2nd para should start: ‘HMRC and my local council wrongly treat it as a CREDIT card …’ I hope it makes sense now.

      Sorry.

  2. sandgrounder says:

    The Travelex Cash Passport globe is probably the best of these cards, not as good as it used to be, but 2.49% load with no ATM fees is better than the average current account to access cash.abroad.

    • erico1875 says:

      Apparently if you have the travelex globe card from before they upped the the load then you still convert at the old 1.49%

      • sandgrounder says:

        I didnt’t know that! I’ve got an old one, I’d cut back on using it, but I’ll check my figures on xe.com tonight.

  3. Lady London says:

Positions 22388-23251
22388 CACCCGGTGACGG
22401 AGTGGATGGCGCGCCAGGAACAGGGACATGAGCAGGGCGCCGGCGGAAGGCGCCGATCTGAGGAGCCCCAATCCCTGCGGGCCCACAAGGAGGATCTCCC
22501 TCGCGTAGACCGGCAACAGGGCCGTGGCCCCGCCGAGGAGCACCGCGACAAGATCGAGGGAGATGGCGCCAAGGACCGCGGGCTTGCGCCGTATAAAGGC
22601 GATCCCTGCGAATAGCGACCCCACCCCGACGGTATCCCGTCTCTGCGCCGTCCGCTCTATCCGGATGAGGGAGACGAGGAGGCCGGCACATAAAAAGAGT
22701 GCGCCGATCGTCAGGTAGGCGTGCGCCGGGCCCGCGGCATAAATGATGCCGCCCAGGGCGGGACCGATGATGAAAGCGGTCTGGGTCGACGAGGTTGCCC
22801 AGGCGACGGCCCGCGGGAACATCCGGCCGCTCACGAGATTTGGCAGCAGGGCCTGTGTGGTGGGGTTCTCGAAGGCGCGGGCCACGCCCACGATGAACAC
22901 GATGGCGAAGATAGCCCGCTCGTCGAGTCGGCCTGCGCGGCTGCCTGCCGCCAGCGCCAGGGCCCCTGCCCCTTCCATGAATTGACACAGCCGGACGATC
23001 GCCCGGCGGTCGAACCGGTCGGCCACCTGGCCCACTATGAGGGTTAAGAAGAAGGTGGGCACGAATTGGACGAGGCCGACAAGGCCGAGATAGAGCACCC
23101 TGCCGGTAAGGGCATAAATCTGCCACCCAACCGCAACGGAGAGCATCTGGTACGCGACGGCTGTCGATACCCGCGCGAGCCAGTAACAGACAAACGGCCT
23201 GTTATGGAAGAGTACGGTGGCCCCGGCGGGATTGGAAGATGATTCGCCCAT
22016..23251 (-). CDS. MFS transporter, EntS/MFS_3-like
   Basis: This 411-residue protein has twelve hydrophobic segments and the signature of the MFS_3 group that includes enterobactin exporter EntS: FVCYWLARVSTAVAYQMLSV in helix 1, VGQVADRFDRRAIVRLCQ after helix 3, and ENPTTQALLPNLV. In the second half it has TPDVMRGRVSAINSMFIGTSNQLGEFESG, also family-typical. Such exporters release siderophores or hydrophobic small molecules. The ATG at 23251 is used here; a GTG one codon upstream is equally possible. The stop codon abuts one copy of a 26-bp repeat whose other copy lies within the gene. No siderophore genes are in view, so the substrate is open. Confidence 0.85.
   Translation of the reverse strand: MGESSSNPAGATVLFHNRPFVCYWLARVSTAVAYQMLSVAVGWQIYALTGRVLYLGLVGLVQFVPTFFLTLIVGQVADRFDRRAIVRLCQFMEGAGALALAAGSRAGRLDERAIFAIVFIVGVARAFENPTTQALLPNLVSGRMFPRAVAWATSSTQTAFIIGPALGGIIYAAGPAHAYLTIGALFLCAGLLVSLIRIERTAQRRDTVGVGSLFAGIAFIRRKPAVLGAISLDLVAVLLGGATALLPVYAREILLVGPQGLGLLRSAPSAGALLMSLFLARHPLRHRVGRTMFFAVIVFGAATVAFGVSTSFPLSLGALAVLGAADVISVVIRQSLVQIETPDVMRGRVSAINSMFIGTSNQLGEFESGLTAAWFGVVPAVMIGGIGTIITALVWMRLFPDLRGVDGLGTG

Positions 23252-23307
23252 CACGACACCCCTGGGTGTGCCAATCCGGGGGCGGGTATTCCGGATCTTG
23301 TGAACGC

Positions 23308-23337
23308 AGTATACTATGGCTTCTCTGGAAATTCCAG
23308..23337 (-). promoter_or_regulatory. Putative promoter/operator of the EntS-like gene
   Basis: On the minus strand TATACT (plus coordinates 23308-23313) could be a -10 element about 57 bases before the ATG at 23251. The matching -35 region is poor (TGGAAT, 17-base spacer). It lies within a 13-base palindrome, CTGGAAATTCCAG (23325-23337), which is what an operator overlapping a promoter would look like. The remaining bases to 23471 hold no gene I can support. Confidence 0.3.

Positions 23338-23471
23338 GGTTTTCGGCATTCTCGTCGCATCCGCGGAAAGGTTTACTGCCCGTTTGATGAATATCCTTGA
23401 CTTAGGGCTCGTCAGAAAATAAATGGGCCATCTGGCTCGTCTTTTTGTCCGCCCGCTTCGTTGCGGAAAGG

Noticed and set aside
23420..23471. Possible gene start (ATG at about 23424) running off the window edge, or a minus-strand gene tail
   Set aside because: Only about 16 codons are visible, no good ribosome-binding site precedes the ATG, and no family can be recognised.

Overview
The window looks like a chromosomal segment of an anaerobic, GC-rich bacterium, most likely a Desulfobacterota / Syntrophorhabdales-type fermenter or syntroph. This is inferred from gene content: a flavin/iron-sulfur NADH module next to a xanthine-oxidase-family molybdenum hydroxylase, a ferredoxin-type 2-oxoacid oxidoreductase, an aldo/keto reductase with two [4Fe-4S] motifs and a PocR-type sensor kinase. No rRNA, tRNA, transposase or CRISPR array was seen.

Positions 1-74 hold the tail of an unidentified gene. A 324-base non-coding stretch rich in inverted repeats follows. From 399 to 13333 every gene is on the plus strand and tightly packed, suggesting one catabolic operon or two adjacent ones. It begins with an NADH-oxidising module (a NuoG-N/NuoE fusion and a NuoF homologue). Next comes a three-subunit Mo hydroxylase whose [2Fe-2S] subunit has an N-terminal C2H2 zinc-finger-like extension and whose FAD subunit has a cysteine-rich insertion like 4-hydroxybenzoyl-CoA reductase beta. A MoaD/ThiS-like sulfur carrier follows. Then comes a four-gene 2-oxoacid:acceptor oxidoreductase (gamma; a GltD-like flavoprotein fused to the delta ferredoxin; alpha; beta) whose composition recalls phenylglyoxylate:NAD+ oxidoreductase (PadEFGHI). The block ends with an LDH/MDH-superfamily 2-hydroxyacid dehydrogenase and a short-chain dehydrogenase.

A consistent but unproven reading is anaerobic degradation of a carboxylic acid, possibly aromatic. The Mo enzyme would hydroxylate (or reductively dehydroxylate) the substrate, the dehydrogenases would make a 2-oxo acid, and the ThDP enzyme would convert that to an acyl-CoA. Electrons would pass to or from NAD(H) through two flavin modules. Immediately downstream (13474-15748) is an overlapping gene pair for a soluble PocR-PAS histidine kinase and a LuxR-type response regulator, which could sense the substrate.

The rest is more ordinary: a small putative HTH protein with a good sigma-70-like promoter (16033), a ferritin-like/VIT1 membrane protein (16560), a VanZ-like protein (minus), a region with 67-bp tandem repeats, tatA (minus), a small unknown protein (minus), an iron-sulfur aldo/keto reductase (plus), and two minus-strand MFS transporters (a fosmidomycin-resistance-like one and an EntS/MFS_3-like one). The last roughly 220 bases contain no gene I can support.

The same card also comes in an unbranded version at 2.75% FX loading fee. But the Avios version comes with a 3.5% loading fee?

    Would it be too obvious to guess that these maths mean that someone? Avios? is pocketing an extra 0.75% of the amount each time you load your card? If so, nice work if you can get it… !

    • Sinizter says:

      Someone needs to pay for the Avios and Travelex ain’t gonna foot the bill.

  4. 21h21j says:

    Is this the same bank that gives ‘free avios’ from another product…

    “3V Visa numbers are issued by Raphaels Bank”

  5. Have a look at this.

    No loading and withdrawal fees from ATM.

    https://prepaidcard.easyjet.com/

    • Comment from the other Roger :):

      That looks interesting! Who’s going to be the first to try?

      I had the FairFX Euro card for a while and found that I hardly used it – too many 0% credit cards – but I can’t help feeling that easyJet may have broken the mould.